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The CURA publications library is currently being digitized by the University of Minnesota Digital Conservancy. When the project is complete, the entire CURA publications library will be online and fully searchable. Unfortunately, during this process we are not able to honor individual requests for publications . Additionally, we no longer have physical copies of publications to send out.

New publications are digitized daily and the publications catalog on the CURA website is not automatically updated with links to scanned copies, so please search the CURA collection at the Digital Conservancy for the publications you are looking for:

Minneapolis Neighborhood Information System: A Community, University, and City Collaboration.

Author: 
Matson, Jeffrey and Kris Nelson.

Housing abandonment and the subsequent demolition of housing in Minneapolis emerged as growing problems in the late 1990s. From 1998 to 2000, Minneapolis demolished close to 2,000 abandoned housing units. During that same time period, roughly 1,800 new housing units were constructed, for a net loss of 200 housing units citywide. Inner-city neighborhoods traditionally face the most serious abandonment problems, due largely to the age of the housing stock and economic disinvestment in these areas. To address the problem in one inner-city neighborhood, the Central Neighborhood Improvement Association (CNIA) contacted CURA's Neighborhood Planning for Community Revitalization (NPCR) program for assistance constructing a housing database to help identify property at risk of being abandoned. During the last seven years, that initial project which focused on housing abandonment in one Minneapolis neighborhood has evolved and grown into the Minneapolis Neighborhood Information System (MNIS)ラa program at CURA that seeks to build the capacity of participating neighborhood organizations to use City of Minneapolis parcel-based spatial data to address a broad range of housing and neighborhood revitalization issues. In this articleラthe first in a three-part series on MNISラthe authors trace the early history of the program, describe how the program operates, and offer insight into MNIS' growth and development since its inception. Future articles will discuss neighborhood GIS projects that have been undertaken by MNIS members and the evaluation of the three-year MNIS program and its future.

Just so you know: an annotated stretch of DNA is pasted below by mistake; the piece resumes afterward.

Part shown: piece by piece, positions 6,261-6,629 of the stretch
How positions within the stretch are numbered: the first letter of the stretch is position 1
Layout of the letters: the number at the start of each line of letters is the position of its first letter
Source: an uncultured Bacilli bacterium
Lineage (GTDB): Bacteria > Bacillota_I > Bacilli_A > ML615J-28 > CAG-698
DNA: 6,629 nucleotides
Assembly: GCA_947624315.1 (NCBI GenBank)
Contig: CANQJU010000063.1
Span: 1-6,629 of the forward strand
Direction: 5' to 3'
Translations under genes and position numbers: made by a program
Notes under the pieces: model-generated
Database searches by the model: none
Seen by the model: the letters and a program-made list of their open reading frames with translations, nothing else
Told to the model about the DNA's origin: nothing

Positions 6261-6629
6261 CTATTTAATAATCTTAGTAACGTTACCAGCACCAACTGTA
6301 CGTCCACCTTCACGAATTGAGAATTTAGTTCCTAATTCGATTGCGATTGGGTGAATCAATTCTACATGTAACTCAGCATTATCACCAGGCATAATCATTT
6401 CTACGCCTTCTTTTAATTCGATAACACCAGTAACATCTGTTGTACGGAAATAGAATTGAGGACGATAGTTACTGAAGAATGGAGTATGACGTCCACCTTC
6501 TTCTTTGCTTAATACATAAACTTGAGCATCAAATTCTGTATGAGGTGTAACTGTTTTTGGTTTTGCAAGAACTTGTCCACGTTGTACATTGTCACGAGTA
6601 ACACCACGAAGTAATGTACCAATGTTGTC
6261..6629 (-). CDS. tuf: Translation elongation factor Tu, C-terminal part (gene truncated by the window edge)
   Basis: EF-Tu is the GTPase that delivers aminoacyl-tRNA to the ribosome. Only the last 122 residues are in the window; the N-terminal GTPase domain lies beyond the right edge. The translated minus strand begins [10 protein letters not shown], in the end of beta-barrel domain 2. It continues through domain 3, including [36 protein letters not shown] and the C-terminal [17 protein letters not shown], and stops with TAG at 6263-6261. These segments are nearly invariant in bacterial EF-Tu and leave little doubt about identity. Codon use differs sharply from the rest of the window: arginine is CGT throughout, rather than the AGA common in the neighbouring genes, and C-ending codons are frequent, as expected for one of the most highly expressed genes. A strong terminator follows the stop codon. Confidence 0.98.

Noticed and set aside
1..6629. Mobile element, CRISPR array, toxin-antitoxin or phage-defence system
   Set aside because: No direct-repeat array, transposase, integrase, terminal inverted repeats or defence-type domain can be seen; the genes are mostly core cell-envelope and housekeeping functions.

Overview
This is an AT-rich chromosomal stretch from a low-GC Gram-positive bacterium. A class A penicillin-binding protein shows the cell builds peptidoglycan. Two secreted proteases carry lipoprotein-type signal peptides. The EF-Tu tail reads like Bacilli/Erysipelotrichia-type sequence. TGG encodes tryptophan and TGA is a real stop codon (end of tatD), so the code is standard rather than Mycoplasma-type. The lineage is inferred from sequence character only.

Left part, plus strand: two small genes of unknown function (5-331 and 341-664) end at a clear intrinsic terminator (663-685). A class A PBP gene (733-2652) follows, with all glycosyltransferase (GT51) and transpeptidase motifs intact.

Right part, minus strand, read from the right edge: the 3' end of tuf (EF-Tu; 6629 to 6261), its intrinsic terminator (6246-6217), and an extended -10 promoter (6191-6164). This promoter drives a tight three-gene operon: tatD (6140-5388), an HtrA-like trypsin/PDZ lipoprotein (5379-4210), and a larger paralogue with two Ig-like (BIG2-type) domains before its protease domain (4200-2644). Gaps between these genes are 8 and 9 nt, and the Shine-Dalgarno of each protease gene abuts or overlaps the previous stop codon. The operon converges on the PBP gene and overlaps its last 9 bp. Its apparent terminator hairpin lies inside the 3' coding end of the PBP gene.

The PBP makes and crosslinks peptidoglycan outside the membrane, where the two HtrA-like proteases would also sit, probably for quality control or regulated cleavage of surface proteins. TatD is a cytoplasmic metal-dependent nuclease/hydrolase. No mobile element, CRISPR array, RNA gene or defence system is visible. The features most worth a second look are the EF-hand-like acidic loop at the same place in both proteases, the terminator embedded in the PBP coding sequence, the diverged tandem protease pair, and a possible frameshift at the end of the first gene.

Journal: 
CURA Reporter
Publication date: 
2004
Publisher: 
Minneapolis: Center for Urban and Regional Affairs, University of Minnesota.
Pages: 
34 (2): 9-16.
Online availability
Download from CURA: 
CURA call number: 
Reporter 34 (2)